Lloyds Bank V Rosset Case Study

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4. In relation to common intention to share beneficial interest, Lord Bridge views in Lloyds Bank v Rosset were that implied agreement through conduct is specific and would arise in the form of direct contributions to the purchase of the property or payment of mortgage instalments and he doubts if ‘anything less will do’. This approach has been heavily criticized by academics and by Lord Walker in Stack v Dowden : ‘Lord’s Bridge extreme doubt ‘whether anything less will do’ was certainly consistent with many first-instance and Court of Appeal decisions, but respectfully doubt whether it took full account of the views…Whether or not Lord Bridge’s observation was justified in 1990, in my opinion the law has moved on, and your Lordships should…show more content…
Sweet earnings were devoted to the acquisition or maintenance of the home 8. Despite that Ms. Sweet did not contribute to the purchase price directly, the claimant could be entitled to the beneficial interest under a constructive trust because she paid most of the household expenses and by financing Mr. Stylo holidays she helped him pay for the mortgage. This statement can be supported by the case of Grant v Edwards and more particularly, what was stated by Nourse LJ: ’ I do not see how he would have been able to do that had it not been for the plaintiff's very substantial contribution to the other expenses.... In the circumstances, it seems that it may properly be inferred that the plaintiff did make substantial indirect contributions to the instalments payable under both mortgages.’ The outcome of the case was that Mrs Grant was entitled to the beneficial interest under a constructive trust. Because there was a common intention and she had acted to her detriment by making indirect contributions which would not have been done unless she had believed that she would have an interest in the…show more content…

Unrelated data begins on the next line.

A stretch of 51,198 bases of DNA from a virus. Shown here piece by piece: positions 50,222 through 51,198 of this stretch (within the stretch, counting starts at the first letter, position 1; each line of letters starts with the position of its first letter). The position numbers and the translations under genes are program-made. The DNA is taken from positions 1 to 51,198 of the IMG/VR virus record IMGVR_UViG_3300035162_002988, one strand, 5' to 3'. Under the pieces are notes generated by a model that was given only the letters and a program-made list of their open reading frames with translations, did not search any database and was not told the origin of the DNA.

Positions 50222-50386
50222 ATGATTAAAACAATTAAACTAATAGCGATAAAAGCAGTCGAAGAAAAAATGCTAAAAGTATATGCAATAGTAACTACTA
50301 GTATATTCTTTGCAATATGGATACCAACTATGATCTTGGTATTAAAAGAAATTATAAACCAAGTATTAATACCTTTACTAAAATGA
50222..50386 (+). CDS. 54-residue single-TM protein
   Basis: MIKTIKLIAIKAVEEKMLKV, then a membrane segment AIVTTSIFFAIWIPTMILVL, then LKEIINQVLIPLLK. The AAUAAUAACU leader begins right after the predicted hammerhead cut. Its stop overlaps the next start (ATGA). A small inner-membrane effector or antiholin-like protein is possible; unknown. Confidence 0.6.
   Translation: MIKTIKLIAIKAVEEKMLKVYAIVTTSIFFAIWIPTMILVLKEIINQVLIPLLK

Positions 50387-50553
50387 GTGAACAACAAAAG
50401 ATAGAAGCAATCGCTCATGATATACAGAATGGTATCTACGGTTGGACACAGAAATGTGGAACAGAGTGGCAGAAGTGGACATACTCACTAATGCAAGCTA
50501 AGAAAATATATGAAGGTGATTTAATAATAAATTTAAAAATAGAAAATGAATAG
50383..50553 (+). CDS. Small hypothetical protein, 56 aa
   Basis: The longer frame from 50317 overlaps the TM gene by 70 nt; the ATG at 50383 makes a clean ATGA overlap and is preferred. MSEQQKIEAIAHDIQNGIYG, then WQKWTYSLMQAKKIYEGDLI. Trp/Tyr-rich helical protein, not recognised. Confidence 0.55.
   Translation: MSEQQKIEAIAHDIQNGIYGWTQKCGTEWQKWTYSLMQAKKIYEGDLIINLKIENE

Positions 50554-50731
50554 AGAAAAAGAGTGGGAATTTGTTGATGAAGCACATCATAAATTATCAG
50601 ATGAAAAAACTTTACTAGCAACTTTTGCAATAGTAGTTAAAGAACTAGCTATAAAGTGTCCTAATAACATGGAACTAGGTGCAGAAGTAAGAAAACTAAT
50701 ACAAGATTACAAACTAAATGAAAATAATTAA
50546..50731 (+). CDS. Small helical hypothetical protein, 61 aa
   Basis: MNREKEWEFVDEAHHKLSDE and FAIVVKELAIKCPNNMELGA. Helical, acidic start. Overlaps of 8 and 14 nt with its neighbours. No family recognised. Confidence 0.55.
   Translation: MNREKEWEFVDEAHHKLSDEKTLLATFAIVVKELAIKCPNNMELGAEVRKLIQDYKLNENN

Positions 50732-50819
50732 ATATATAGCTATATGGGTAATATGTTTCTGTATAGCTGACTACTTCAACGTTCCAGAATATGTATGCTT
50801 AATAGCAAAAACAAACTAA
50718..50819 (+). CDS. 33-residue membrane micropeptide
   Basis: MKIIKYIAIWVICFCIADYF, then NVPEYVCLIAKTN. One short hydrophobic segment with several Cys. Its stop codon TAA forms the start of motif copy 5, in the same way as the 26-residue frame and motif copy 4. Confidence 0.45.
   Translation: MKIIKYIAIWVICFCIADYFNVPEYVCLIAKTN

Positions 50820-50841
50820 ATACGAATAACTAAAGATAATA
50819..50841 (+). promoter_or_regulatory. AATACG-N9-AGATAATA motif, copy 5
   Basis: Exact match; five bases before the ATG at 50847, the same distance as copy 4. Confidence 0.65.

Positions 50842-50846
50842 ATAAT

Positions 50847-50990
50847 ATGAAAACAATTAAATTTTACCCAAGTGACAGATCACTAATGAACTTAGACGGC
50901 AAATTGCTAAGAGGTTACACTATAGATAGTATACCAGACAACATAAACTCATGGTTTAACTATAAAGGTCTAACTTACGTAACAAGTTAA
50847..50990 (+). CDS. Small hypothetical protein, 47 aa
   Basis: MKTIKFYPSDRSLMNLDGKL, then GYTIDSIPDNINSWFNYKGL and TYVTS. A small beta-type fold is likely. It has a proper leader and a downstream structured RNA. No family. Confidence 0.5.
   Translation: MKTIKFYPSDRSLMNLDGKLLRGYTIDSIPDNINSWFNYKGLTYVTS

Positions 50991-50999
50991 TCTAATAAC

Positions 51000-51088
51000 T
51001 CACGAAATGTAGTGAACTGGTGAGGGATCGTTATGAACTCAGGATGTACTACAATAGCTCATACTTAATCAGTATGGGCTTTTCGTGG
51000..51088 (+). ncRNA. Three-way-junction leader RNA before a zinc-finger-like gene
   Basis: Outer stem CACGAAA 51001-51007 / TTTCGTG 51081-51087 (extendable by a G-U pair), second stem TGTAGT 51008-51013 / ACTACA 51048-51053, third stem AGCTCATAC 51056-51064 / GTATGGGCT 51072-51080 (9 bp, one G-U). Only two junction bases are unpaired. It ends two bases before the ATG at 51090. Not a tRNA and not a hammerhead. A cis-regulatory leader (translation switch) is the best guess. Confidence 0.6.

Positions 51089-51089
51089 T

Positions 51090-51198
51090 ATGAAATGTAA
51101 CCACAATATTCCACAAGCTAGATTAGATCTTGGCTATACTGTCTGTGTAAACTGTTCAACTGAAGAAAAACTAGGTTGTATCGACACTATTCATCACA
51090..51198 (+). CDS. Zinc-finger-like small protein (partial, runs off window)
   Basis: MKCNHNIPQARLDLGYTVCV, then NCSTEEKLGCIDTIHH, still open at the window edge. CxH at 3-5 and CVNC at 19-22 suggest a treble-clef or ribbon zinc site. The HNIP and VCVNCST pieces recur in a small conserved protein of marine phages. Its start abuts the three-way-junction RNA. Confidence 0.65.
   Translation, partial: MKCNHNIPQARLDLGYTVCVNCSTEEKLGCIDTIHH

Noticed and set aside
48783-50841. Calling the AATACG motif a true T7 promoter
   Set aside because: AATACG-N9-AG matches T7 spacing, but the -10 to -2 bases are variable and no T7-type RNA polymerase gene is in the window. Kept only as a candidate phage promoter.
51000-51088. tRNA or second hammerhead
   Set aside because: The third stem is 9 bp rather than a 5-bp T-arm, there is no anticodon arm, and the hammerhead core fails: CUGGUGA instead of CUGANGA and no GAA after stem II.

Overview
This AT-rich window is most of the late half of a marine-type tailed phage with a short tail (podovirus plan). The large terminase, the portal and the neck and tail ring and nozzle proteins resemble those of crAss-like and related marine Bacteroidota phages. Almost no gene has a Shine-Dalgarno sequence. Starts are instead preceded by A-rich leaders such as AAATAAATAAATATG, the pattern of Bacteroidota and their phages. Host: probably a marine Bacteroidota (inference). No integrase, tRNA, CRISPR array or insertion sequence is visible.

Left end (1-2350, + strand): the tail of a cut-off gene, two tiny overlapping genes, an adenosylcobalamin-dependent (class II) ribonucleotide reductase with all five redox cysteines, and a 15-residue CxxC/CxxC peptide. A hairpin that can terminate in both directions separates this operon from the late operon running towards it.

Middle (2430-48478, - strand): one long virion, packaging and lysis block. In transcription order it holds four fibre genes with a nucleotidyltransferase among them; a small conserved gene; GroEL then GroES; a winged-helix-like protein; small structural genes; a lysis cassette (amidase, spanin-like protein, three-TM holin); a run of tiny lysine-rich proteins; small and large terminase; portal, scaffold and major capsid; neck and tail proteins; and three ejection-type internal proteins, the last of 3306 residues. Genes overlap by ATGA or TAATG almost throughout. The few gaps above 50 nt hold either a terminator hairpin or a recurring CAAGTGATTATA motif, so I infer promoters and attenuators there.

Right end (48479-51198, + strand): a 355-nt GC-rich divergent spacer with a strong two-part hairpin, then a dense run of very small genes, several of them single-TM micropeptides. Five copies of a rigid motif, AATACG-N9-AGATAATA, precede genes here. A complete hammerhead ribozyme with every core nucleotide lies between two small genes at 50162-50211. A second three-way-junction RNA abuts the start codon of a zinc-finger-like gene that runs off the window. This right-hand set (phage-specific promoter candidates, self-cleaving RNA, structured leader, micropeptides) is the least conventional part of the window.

A similar approach has been taken in Midland Bank v. Cooke by Waite LJ. In relation to the recognition of a wife’s contribution to a marriage that she was entitled to some right in the property sufficient to defeat the claim of the bank to take the possession of the property from her. Waite LJ grants Mrs Cooke an entitlement in the home based on exactly the sort of ephemeral contributions which had prior to this case been rejected in Lloyds Bank v Rosset and Burns v Burns . By referring to the decision of Lord Diplock in Gissing and to the speech of Browne-Wilkinson V-C in Grant v Edwards , Waite LJ concluded the following

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